Let’s start off with pieces by Manabu Tanaka, a Fukui Prefecture artist whose items we haven’t received for a while.  

[Manabu Tanaka  Single Bud Vase   2484 yen]

Charming single bud vases each with unique form and finish.  We adore the deep, yet subtle color palette that kind of remind us of cloudy, heavy sky of Hokuriku (North Western) region of Japan where Tanaka-san is from.  Having a single flower from the garden in a bud vase will surely dress up the table and remind you the coming of spring.   

[Manabu Tanaka   Small Pot  4860 yen]
This small pot is a new addition to our store.  It is a lovely piece that can be used as a sugar pot or a container to store some condiments like miso. 
[Manabu Tanaka   Soy Sauce Pourer  4104 yen]
Our patron customers from restaurants love these soy sauce pourers, because not only are they nice aesthetic pieces to have on the table, they are functional and do not drip on the side. 

[Manabu Tanaka   Small Plate   1296 yen]

We also received from Tanaka-san a variety of plates that you can use with soy sauce pourer. 


In addition, we also received new items from other fellow artists from Fukui Prefecture, Michihiro Domoto and Kumiko Domoto. 

 [Kumiko Domoto   Chopstick Rest   864 yen]
We were waiting so eagerly for the day to introduce this piece! This charming chopstick rest is made by creative craftsman Kumiko Domoto. The first time we received a couple dozen of these lovely items and we quickly sold out in a day. This time, we received fifty items and were astonished by how each piece was original in its carved painting and shape. Quite a remarkable hand craftsmanship and ingenuity!!  The longer ones can be used as a cutlery rest as seen in the photo. 

We also have one off items from the Mishimade series.  Each piece comes with different carved pattern, so it’s very difficult to choose just one. 

[Michihiro Domoto and Kumiko Domoto Sake Cup with “Fuku” character meaning fortune in the prospect   3780 yen
Small Lidded Container   5400 yen   Sake Pourer   4500 yen]
We were also able to restock Shiho Takada’s works from the crackle series and titanium glaze series. 

[Shiho Takada   Oval Bowl 4320 yen]
This oval shaped piece by Kyoto artist Shiho Takada goes beautifully with colorful vegetables because the muted gray cracklings accentuate the colors.  We are delighted to be able to offer again this highly sought after item at our store.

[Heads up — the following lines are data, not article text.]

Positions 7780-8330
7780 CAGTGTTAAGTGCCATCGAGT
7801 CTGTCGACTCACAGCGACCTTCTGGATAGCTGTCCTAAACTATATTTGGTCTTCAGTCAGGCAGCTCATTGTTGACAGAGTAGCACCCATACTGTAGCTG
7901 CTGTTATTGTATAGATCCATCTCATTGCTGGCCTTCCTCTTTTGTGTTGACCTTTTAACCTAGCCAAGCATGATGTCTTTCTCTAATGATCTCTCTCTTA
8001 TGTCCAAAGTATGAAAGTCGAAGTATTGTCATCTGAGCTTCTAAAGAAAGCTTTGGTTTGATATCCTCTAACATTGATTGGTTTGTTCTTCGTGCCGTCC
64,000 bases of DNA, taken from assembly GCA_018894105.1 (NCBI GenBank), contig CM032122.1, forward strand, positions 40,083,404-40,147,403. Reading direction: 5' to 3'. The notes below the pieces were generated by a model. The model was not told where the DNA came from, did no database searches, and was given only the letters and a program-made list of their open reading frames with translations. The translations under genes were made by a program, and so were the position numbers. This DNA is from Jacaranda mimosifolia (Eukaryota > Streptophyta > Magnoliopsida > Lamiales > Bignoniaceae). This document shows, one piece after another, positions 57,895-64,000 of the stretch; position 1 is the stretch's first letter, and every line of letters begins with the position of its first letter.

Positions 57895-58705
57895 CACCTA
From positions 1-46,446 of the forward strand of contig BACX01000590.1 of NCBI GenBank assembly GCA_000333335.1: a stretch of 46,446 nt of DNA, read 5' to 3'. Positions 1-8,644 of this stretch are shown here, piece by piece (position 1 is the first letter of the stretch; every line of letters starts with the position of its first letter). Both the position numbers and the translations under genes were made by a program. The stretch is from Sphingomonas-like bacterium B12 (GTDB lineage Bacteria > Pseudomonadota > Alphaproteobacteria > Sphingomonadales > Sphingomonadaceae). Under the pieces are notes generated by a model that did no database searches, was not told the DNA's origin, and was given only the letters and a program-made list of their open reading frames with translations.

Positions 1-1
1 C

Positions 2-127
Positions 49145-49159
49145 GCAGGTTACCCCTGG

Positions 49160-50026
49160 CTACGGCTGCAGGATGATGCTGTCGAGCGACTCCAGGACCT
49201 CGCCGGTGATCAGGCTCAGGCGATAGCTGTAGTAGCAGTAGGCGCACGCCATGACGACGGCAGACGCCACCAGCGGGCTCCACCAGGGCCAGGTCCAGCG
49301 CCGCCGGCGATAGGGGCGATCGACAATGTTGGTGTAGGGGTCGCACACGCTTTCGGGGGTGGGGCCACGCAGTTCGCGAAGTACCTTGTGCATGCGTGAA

Shiho Takada’s rice bowls from the titanium glaze series.  The small one on the left is for children. 
Some people say that they are afraid to have children use expensive, delicate tableware because they fear them breaking them.  We partially agree to this, but at the same time, we believe there is some merit in having children exposed to nice tableware from early age.  By having children handle these breakable items, they can have a learning experience in which they are taught to cherish and take good care of the items.  How about giving your beloved child a special piece that an artist has taken great care in making them?  
Last but not least, we wanted to take time to introduce some blue and white porcelain pieces by a young Ishikawa Prefecture artist Mayumi Hiyama. 
[Mayumi Hiyama   Mini Plate  2300 yen]


 Hiyama-san is a young, talented ceramic artist trained in a training school in Ishikawa Prefecture for Kutani-ware, one of the two most famous porcelain styles in Japan. We just love these charming butterfly-shaped pieces that look like they are fluttering around when set on a table.

Butterfly has been historically a popular pattern in Japan. In the age of warring states, butterfly pattern was highly favored among the samurai warriors and was carved on armor and used in family crests, because they considered butterflies as a symbol for rebirth. The samurais were mesmerized by the way a butterfly transforms from a larva, to pupa, and eventually into a beautiful butterfly with wings.
These butterfly shaped mini plates will certainly be perfect for spring time table! 

[Mayumi Hiyama   Square Plate with Peony Painting   2400 yen]
Please come to the store to find items for the early spring table if you are in Tokyo.